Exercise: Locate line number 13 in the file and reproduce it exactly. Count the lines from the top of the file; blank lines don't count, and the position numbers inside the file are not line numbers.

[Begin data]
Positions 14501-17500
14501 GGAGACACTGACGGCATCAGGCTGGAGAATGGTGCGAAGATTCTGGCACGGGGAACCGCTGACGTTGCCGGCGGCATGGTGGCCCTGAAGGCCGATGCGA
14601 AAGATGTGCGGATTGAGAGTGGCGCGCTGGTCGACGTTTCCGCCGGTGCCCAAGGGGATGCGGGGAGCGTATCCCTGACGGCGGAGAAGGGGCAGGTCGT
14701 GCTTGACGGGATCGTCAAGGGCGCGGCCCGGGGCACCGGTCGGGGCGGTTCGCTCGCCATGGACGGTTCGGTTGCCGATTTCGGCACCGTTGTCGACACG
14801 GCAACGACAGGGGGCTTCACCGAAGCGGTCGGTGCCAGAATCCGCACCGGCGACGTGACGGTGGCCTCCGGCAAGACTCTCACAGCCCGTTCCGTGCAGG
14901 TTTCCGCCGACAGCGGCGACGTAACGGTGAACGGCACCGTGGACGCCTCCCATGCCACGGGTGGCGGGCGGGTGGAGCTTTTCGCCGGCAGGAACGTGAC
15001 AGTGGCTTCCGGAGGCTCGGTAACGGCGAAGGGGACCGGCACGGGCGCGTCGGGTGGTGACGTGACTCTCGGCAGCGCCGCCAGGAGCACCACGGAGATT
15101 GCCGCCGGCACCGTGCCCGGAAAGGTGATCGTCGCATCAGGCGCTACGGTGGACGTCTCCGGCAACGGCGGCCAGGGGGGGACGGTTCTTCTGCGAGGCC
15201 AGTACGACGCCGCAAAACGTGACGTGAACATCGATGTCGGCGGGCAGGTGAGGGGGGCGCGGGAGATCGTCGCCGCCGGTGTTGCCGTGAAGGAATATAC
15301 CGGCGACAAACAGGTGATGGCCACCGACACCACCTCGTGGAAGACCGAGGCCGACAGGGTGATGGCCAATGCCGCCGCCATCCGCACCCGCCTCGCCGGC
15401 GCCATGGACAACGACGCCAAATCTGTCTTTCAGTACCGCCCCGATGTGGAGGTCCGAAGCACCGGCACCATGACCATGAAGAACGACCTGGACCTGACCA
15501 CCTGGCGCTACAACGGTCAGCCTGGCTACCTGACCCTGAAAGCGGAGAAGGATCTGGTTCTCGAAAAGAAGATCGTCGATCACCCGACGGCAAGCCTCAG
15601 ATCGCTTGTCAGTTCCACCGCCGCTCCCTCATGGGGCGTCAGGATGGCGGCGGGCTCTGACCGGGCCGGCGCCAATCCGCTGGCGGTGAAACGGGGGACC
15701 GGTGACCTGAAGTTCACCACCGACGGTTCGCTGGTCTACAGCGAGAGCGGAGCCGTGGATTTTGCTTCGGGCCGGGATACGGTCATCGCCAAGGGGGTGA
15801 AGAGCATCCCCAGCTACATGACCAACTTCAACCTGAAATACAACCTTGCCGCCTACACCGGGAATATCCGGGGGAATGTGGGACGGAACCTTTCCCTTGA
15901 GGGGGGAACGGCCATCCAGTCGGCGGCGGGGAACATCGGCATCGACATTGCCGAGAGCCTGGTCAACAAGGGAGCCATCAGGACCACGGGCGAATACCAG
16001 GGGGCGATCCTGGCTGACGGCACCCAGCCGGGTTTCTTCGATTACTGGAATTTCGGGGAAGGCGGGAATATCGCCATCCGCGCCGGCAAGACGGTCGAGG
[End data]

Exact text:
15601 ATCGCTTGTCAGTTCCACCGCCGCTCCCTCATGGGGCGTCAGGATGGCGGCGGGCTCTGACCGGGCCGGCGCCAATCCGCTGGCGGTGAAACGGGGGACC